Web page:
A pair of 'significant' findings from an otherwise inconclusive U.S. intelligence report on coronavirus origins

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Hunan market in Wuhan.
Hunan market in Wuhan. Getty Images

A review by the United States' intelligence community did not reach a firm conclusion on the origin of the coronavirus that sparked the COVID-19 pandemic, but it still may prove quite helpful moving forward.

While the report, ordered by President Biden earlier this year, determined only that both natural spillover from an infected animal and a lab leak were plausible theories as to how the pathogen jumped to humans, an unclassified summary of the report released Friday did show that there was broad agreement among the intelligence community on multiple areas, including that the virus was "not developed as a biological weapon" and that Chinese officials "did not have foreknowledge" of the virus ahead of the initial outbreak of COVID-19 in Wuhan, China, back in the fall of 2019.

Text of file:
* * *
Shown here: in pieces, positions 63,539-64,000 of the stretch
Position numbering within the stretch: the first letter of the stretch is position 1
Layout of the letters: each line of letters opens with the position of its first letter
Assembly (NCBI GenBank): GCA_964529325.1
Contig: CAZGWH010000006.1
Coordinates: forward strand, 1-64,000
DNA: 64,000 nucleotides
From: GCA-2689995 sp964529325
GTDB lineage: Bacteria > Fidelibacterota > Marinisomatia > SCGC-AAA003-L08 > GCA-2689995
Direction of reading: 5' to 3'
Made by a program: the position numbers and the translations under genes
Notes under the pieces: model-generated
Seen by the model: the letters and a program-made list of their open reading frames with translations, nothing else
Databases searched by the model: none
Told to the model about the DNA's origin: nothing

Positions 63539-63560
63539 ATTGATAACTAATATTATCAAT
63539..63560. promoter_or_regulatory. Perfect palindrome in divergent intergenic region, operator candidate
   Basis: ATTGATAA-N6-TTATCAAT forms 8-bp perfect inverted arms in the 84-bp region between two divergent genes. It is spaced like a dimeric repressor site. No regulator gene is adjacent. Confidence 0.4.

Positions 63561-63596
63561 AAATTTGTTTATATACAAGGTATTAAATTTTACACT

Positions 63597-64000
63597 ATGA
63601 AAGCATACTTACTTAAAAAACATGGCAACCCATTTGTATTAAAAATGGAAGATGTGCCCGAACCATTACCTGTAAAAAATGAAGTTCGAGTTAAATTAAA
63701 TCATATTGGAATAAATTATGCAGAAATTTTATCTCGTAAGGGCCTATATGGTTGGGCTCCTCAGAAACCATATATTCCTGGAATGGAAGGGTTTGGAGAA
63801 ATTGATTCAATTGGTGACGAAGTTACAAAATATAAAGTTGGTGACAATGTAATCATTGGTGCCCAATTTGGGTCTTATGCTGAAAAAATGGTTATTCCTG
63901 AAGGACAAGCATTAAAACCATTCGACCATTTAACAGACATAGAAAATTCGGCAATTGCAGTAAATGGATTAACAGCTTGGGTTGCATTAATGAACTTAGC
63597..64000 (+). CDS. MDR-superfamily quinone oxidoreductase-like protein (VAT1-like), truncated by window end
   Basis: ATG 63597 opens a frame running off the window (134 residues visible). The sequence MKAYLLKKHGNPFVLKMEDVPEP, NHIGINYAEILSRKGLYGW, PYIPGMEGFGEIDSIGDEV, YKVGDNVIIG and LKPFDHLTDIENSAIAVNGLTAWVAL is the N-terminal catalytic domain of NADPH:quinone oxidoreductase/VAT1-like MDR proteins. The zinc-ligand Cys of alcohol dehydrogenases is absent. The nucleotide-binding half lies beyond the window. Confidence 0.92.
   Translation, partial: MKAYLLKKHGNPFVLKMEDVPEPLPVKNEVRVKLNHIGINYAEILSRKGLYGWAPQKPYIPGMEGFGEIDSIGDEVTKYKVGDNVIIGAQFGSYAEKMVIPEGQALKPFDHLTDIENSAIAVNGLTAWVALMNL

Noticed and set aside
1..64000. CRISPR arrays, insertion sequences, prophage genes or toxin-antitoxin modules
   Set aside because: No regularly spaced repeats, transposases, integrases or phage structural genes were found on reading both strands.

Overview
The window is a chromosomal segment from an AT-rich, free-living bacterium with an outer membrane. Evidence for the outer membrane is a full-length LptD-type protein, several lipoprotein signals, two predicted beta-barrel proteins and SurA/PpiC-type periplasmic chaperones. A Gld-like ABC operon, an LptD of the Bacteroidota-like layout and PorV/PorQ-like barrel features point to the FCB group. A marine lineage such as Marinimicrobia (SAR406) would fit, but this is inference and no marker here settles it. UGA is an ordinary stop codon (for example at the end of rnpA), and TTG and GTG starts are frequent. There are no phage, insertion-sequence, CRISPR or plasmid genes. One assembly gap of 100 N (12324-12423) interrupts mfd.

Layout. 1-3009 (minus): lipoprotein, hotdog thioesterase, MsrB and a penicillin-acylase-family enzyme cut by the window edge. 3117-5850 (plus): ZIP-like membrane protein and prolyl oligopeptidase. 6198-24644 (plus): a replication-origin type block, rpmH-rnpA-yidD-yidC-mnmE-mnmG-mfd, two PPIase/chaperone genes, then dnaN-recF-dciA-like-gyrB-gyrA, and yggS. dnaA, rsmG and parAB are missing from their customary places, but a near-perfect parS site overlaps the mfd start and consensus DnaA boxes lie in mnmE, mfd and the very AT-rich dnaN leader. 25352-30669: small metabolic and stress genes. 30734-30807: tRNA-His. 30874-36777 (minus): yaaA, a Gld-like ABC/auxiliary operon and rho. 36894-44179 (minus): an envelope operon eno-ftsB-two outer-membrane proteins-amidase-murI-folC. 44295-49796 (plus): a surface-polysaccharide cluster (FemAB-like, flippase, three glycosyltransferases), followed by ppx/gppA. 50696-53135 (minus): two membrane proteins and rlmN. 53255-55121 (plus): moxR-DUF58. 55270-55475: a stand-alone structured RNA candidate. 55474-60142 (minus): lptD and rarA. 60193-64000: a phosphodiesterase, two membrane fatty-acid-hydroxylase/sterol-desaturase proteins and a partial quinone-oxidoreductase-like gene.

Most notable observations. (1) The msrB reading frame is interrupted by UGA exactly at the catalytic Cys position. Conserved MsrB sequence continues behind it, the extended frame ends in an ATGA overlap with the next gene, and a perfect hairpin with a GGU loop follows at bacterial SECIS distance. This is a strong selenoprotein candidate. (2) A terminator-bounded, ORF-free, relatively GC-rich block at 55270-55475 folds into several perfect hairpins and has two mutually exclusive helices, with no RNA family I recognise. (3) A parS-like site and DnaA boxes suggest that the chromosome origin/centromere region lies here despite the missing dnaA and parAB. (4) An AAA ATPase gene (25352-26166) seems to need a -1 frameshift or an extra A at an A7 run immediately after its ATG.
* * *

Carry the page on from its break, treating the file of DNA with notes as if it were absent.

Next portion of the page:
Those don't provide a clear answer to the origin question, but they're still "significant," Robert Garry, a microbiologist at Tulane University School of Medicine, told NPR. He argued that if government officials didn't know about the coronavirus, then it's unlikely the Wuhan Institute of Virology — the lab most often associated with a potential lab leak — would have, either. "It's huge to mainly rule out that this is a product of engineering," Garry told Nature.

Per NPR, Garry thinks the report moves "the needle" toward "the natural origin" theory in that case. "I think you have to look at the scientific data that's out there," he said. "Follow the science, follow the animals." Read more at NPR and Nature.

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